However, numerous Jews throughout the Roman and Parthian worlds sacrificially sent their annual contributions to Jerusalem until the very end. Our main detailed knowledge of the tax comes from Egypt, where it was collected at least to the middle of the second century. Whether the tax was a significant factor in influencing any individuals or groups to separate from Judaism e.
On the rather strict methods of determining whether an individual was liable to the tax or not, see Suetonius, Domitian In closing, a word is in order about the history of Judaism subsequent to the events of , for which we have no Josephus to guide us. From Egypt, we get little information except what relates to the revolt in the last days of Trajan, Apart from Egypt, we have some awareness of the general events in Palestine, and a few references to Jews elsewhere -- such as Justin's courteous opponent Trypho, with his disciples.
That some of the rabbinic leaders, including the famous teacher Aqiba himself, should take up the messianic cause of Bar Kochba against Rome some fifteen years later would seem to be a tribute to the image projected by that "Son of the Star," as well as an extreme display of dissatisfaction with the new conditions instituted by Hadrian after the Trajan revolt. But the results were disastrous -- Jews were expelled from the city area; cultic practices were forbidden as well as Rabbinic ordination: and at last Jerusalem was transformed into a hellenistic-Roman city, Aelia Capitolina.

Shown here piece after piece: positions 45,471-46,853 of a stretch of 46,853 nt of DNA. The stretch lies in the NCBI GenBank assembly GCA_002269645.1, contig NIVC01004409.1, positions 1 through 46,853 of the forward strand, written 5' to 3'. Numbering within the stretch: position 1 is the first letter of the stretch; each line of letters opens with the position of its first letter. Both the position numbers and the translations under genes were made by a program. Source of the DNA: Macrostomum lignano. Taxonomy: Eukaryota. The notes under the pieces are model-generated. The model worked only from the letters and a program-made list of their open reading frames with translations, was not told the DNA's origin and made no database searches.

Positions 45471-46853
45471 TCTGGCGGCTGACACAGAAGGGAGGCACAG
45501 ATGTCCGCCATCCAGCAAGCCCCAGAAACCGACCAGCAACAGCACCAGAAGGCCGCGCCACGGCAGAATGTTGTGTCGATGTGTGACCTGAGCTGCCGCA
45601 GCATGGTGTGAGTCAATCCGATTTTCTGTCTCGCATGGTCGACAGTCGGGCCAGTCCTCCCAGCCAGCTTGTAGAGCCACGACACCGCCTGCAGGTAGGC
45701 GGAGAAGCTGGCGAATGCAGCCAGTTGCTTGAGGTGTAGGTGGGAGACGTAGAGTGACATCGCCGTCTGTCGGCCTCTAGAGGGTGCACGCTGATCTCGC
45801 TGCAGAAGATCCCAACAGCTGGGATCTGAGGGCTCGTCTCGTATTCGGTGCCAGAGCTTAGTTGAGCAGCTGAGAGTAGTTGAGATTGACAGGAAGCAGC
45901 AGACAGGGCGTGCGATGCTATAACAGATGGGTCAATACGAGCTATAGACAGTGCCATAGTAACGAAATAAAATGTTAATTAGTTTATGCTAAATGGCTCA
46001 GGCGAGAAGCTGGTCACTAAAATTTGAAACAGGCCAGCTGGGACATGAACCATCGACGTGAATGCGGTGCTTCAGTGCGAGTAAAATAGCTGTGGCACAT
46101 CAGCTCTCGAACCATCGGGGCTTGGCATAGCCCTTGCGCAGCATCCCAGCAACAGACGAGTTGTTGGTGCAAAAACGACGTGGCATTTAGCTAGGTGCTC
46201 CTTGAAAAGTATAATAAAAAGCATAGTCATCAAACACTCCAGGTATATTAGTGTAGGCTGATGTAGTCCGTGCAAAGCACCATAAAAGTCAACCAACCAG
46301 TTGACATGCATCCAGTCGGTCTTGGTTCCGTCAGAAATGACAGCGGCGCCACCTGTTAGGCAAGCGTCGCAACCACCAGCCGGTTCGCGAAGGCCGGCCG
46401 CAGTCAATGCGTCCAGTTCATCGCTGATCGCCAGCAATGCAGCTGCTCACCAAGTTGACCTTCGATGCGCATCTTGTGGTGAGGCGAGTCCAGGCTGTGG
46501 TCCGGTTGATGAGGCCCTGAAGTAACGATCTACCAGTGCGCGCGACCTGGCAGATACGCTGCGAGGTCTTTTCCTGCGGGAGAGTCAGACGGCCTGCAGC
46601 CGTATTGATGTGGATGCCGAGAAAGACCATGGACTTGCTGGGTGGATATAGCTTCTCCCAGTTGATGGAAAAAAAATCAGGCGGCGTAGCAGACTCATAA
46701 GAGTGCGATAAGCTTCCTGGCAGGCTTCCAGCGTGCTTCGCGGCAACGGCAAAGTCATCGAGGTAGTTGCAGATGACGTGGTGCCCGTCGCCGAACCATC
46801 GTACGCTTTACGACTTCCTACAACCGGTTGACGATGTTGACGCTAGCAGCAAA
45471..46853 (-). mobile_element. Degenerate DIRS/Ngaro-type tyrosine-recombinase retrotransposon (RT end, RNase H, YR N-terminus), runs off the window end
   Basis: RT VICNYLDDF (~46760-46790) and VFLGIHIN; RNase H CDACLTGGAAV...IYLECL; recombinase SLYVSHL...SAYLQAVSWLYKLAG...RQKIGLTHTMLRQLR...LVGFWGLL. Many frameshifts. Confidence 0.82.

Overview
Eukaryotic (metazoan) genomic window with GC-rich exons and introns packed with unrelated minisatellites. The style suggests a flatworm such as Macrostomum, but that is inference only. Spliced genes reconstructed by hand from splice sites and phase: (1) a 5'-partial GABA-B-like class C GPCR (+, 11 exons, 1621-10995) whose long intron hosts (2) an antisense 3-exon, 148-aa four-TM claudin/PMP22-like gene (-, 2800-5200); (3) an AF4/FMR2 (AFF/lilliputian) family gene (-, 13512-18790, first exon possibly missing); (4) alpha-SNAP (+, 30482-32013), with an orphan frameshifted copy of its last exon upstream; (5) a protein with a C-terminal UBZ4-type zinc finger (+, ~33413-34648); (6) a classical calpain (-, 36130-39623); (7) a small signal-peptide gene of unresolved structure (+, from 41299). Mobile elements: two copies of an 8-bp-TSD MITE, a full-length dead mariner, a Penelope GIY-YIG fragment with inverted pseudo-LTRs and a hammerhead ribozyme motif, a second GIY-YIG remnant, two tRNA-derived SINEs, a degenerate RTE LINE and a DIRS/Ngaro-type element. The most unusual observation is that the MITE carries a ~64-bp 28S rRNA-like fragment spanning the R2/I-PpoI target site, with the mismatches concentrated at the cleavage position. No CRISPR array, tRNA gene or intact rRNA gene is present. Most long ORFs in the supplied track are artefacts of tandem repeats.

Henceforth, many survivors in Palestinian Rabbinic Jewry began to look toward Parthian Babylon for solace and the hope of a brighter future. It is striking that there is virtually no evidence for support from the Babylonian area of either of the two major Palestinian revolts against Rome in 66 and , although Babylonian Jews did oppose Trajan's armies in the revolt of The reasons for such seeming inconsistencies are not apparent, 86 especially since there is evidence that Parthian interests, as well as the interests of Babylonia Jewry would have been well served by a defeat of the Roman legions in Judea.
Quasten, Patrology 1, Glen Rock, N. These were not "Councils" in the later Christian sense eg. On this paradoxical note, and with Judaism entering what proved to be a new era, perhaps it is fitting to end this all too brief overview of a frequently paradoxical period of Jewish history. Edited by P. Augsburg: Filser, Reprinted Darmstadt, Apocrypha and Pseudepigrapha of the Old Testament.
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Edited by R. New York: Oxford University Press, Corpus Inscriptionum Judaicarum. Edited by J. Rome: Pontificio instituto di archeologia cristiana, , Edited by Victor Tcherikover and A. Cambridge, Mass. Jewish Symbols in the Greco-Roman Period. Edited by E. Goodenough, 12 vols. New York: Pantheon Books, Edited by Theodore Reinach.
Paris: Leroux, ; reprint Hildesheim: Georg Olms, The "Dead Sea Scrolls.
New York: The Viking Press, and The Works of Josephus. Edited by H.
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Translated bp David Green. Simon, Marcel, and Benoit, A. Nouvelle Clio Paris: Presses Universitaires de France, Tcherikover, Victor A. Philadelphia: Jewish Publication Society of America, Feldman Askowith, D. Under Julius Caesar and Augustus.
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Bell, H. London: Oxford University Press, Clark, K. Farmer, W. Finkelstein, Louis, The Pharisees. Harnack, Adolf, "Judaism, its Diffusion and Limits. ET by J.